Risk & Compliance

Atari on Pause after Goodwill Charge

The video-game maker delays its 10-K after a loss in market value forces an impairment charge.
Stephen TaubJune 15, 2007

After losing nearly one-third of what it made in revenues last year, Atari Inc. says it will take a goodwill impairment charge equal to all or a substantial portion of the $54.1 million of goodwill on the company’s books. The impairment charge will increase the company’s net loss of about $17.2 million by as much as $54.1 million. The noncash charge is being blamed on a “significant decline in the company’s market capitalization,” Atari reported in a regulatory filing.

As a result of the charge, the company — which makes and distributes video games — will delay the filing of its annual report for the fiscal year ended March 2007. Officials at Atari say they expect to file the annual report in late June.

Atari is not the company founded by Nolan Bushnell and Ted Dabney in the early 1970s, which all but invented the video-game business with the introduction of its pioneering “Pong” game. The current Atari was founded in 1992 and was formerly known as Infogrames Inc. and GT Interactive Software Corp. It was rebranded Atari in 2003 through an intellectual-property leasing arrangement.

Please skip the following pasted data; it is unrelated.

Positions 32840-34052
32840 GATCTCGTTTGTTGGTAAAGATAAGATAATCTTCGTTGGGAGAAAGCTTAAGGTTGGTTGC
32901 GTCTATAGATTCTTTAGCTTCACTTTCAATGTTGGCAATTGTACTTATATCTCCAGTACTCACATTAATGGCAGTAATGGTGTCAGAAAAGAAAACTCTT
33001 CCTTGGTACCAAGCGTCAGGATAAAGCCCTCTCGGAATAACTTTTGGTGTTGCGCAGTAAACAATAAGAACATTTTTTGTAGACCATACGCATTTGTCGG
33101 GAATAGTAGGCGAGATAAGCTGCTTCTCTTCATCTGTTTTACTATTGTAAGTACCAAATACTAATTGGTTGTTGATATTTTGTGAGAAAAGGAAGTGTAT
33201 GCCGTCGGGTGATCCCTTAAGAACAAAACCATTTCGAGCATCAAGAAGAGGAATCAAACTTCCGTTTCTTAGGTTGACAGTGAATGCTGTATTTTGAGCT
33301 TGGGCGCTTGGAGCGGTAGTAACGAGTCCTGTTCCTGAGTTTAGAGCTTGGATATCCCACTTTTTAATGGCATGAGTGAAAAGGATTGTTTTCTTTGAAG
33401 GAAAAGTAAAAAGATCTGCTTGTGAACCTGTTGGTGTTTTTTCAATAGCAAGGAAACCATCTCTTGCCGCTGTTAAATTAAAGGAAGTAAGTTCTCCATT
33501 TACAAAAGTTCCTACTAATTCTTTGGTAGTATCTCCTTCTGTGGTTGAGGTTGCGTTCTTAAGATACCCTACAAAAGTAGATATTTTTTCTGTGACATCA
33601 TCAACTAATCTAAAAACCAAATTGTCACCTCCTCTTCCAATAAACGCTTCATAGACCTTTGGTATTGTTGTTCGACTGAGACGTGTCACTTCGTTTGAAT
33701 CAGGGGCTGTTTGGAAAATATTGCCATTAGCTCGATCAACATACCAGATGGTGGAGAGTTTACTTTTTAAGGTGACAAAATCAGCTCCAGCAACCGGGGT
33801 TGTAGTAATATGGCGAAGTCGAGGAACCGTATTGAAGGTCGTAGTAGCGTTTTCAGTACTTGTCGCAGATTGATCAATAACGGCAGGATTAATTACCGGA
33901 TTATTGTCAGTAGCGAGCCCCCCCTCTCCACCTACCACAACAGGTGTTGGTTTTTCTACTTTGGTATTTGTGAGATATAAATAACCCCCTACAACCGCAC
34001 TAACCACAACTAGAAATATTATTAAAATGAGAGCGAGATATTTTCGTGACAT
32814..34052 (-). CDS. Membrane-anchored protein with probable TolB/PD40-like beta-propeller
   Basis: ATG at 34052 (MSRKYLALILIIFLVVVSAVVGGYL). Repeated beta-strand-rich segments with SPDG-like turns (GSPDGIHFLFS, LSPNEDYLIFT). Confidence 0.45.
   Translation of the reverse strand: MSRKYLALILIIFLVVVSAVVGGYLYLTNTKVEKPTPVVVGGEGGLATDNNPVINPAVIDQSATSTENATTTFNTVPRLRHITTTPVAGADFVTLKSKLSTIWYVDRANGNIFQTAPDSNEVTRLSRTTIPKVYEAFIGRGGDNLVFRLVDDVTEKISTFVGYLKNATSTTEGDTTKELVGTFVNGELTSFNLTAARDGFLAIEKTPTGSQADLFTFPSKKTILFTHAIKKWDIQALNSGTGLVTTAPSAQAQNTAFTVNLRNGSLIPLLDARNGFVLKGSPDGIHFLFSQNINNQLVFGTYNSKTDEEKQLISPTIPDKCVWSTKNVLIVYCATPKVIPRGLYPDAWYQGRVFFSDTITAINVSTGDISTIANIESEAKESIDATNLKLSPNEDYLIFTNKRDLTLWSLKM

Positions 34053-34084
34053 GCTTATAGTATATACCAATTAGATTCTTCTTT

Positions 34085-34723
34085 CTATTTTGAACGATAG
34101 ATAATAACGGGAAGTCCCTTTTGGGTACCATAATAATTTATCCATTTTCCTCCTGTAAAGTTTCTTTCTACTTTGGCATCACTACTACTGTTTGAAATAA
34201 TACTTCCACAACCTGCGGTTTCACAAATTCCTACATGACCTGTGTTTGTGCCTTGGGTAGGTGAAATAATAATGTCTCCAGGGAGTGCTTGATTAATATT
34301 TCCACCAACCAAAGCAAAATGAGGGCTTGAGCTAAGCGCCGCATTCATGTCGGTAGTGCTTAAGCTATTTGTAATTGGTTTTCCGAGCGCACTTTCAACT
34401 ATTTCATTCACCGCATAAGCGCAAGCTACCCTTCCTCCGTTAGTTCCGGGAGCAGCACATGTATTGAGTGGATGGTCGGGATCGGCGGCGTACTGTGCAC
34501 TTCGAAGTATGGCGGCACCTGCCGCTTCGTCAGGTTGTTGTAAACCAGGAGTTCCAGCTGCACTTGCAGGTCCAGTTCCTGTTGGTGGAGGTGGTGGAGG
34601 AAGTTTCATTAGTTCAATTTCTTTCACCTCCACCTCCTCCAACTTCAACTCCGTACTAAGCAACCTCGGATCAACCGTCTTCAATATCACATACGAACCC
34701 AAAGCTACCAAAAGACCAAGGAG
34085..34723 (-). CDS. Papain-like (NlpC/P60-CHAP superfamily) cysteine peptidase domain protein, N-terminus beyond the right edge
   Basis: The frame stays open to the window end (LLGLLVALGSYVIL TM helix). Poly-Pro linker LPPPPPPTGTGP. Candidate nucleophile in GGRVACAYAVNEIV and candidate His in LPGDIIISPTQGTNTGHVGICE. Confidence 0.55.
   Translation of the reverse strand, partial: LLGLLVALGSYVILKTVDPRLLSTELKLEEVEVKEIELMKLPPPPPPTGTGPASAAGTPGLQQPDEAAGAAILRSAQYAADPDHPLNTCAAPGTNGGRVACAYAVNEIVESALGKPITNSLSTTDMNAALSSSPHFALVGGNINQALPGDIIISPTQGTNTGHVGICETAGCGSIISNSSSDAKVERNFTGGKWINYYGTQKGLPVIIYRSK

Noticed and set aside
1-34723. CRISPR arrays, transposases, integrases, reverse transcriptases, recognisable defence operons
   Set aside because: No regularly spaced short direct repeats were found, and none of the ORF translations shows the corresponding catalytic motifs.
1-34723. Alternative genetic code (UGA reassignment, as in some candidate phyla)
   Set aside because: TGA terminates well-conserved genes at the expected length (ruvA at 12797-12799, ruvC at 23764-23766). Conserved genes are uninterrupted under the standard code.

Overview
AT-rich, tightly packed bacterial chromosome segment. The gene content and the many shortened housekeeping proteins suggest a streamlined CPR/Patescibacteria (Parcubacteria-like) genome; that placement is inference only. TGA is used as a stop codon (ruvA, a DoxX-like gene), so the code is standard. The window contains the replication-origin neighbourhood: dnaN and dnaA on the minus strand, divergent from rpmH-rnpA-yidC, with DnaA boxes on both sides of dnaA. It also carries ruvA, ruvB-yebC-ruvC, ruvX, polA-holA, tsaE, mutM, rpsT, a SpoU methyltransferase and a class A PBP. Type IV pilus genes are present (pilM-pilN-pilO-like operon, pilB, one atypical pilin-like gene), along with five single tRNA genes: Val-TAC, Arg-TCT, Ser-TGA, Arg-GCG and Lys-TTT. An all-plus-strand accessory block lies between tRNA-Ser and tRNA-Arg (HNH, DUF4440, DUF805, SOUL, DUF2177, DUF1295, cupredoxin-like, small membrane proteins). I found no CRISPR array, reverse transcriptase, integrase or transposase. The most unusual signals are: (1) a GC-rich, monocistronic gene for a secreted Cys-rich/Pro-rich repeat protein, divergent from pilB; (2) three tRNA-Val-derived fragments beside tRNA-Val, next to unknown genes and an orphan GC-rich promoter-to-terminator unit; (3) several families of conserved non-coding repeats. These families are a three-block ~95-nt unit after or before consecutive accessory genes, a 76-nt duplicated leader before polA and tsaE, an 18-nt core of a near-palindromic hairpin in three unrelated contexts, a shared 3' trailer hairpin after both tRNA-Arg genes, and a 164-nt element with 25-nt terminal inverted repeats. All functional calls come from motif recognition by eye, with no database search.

“In any language, Atari is synonymous with video games, and it’s recognized for transforming entertainment,” says Bruno Bonnell, chairman and CEO of Infogrames Entertainment SA. The video-game maker is a subsidiary of IESA.

Atari’s market capitalization is currently about $44 million. In fiscal 2006, it lost $69 million on $219 million in revenues. In the first nine months of 2007, it lost $7.5 million on about $96 million in revenues.